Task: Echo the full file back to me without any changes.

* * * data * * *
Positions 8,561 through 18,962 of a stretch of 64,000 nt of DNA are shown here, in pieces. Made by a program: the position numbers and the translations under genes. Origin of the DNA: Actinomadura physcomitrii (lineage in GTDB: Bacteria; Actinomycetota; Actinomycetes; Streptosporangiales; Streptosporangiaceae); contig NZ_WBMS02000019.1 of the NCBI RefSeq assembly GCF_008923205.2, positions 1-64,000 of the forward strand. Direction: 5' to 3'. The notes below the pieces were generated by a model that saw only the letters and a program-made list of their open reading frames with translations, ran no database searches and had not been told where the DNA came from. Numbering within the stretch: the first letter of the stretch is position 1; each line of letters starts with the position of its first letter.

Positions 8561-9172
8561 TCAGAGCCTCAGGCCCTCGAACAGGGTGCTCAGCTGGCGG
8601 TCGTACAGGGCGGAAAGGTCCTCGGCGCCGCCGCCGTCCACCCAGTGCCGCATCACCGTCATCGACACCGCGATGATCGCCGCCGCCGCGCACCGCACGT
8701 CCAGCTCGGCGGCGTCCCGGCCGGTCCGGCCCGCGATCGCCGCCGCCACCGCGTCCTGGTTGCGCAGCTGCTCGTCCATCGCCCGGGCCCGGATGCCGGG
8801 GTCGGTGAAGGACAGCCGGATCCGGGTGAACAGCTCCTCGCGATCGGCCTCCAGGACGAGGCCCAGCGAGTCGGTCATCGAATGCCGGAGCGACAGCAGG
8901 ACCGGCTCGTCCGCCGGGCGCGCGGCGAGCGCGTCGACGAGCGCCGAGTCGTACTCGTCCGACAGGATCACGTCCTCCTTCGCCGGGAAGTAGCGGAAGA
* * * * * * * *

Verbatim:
Positions 8,561 through 18,962 of a stretch of 64,000 nt of DNA are shown here, in pieces. Made by a program: the position numbers and the translations under genes. Origin of the DNA: Actinomadura physcomitrii (lineage in GTDB: Bacteria; Actinomycetota; Actinomycetes; Streptosporangiales; Streptosporangiaceae); contig NZ_WBMS02000019.1 of the NCBI RefSeq assembly GCF_008923205.2, positions 1-64,000 of the forward strand. Direction: 5' to 3'. The notes below the pieces were generated by a model that saw only the letters and a program-made list of their open reading frames with translations, ran no database searches and had not been told where the DNA came from. Numbering within the stretch: the first letter of the stretch is position 1; each line of letters starts with the position of its first letter.

Positions 8561-9172
8561 TCAGAGCCTCAGGCCCTCGAACAGGGTGCTCAGCTGGCGG
8601 TCGTACAGGGCGGAAAGGTCCTCGGCGCCGCCGCCGTCCACCCAGTGCCGCATCACCGTCATCGACACCGCGATGATCGCCGCCGCCGCGCACCGCACGT
8701 CCAGCTCGGCGGCGTCCCGGCCGGTCCGGCCCGCGATCGCCGCCGCCACCGCGTCCTGGTTGCGCAGCTGCTCGTCCATCGCCCGGGCCCGGATGCCGGG
8801 GTCGGTGAAGGACAGCCGGATCCGGGTGAACAGCTCCTCGCGATCGGCCTCCAGGACGAGGCCCAGCGAGTCGGTCATCGAATGCCGGAGCGACAGCAGG
8901 ACCGGCTCGTCCGCCGGGCGCGCGGCGAGCGCGTCGACGAGCGCCGAGTCGTACTCGTCCGACAGGATCACGTCCTCCTTCGCCGGGAAGTAGCGGAAGA